2006-01-02

2005: Acts of God and Natural Disasters

Over the past year the earth has been shipwrecked. It has been battered, bullied, pushed and pulled, as if it were the ball on the receiving end of a serve-volley in some galactic tennis match. The Asian tsunami. The Iranian earthquake. Hurricanes 'Katrina', 'Rita' and 'Wilma'. The earthquake in Pakistan. The Birmingham tornadoes. Hundreds of thousands of lives lost. Thousands of Millions of pounds worth of damage. Millions of homes destroyed. The British Queen, not known for placing her finger on the pulse of an emotional zeitgeist, nonetheless spoke for us all during her Christmas day speech on Sunday when she said:
'The world is not always an easy or a safe place to live in. But it is the only one we have.'
So why has it been behaving like this? Has our world, sick of being used, abused and taken for granted by its inhabitants, started biting back? Opinion is starkly divided as to whether we can blame 'Global Warming' -- the one, over-riding factor which, some would argue, features in every incident we have witnessed. Individually, each natural disaster has its own cause. But when so many come together, in such a short space of time, can we be blamed for wondering if there is a link? In August, pre-hurricane 'Katrina', the US American National Hurricane Centre/Tropical Prediction Centre was predicting a 95/100 per cent chance of an 'above normal hurricane season'. In fact, it turned out to be the worst hurricane season in recorded history.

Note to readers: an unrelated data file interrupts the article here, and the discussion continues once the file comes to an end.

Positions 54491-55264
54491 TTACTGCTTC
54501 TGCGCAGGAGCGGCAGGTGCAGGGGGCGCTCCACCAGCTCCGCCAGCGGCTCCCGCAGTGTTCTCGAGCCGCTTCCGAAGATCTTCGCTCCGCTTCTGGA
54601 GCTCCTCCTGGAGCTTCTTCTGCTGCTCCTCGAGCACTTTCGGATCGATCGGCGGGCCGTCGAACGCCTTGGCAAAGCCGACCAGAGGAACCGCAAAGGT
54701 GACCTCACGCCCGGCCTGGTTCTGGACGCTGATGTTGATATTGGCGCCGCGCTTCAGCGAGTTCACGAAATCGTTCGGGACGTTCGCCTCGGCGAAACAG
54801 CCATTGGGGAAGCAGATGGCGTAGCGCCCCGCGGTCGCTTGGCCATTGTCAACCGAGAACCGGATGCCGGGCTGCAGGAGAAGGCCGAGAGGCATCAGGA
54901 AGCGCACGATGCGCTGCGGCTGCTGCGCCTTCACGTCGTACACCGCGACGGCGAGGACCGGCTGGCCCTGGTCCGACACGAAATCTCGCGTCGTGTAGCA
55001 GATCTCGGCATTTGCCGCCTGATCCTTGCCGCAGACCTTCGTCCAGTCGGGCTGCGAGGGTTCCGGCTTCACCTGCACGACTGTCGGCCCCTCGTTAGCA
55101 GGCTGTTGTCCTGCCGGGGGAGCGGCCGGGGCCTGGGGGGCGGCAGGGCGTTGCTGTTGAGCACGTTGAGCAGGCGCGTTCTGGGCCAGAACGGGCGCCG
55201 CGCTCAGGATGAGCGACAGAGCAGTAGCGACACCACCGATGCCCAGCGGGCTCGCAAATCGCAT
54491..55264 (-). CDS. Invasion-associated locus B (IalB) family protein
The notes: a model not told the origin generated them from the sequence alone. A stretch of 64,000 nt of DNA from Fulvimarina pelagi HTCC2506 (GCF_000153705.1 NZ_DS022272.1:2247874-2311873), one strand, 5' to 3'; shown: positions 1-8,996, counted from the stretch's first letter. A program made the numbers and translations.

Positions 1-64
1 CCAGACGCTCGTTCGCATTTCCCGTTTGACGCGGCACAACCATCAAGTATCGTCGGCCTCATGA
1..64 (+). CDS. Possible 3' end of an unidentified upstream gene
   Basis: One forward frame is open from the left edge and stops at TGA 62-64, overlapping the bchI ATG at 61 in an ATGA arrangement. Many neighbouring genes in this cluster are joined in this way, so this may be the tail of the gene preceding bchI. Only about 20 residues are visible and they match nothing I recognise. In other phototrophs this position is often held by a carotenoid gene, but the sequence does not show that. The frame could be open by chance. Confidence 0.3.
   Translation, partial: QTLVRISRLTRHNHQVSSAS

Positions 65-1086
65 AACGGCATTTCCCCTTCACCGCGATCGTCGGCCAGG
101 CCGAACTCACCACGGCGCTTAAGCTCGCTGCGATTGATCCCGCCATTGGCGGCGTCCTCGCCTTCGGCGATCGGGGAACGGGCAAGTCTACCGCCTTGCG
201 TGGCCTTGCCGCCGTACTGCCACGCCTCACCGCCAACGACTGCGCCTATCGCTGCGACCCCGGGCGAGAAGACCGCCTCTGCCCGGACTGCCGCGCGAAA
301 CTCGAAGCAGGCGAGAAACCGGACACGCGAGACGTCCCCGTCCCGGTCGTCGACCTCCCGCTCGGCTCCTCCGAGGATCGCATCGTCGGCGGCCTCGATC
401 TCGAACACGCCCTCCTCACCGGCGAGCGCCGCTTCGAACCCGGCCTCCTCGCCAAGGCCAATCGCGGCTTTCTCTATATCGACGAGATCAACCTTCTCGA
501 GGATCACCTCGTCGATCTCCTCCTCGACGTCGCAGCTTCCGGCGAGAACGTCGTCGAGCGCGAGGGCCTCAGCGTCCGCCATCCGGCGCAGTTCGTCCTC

'Based on recent research, the consensus view is that we don't expect global warming to make a difference to the frequency of hurricanes,' Mr.Julian Heming, from the UK Meteorological Office, said recently. 'Activity is naturally very variable in terms of frequency, intensity and regional occurrence; in the Atlantic, there are active phases and not so active phases. We're in the middle of an active phase. 'It's very dangerous to explain "Rita" or "Katrina" through global warming, because we have always had strong hurricanes in the USA -- the strongest one on record dates back to 1935.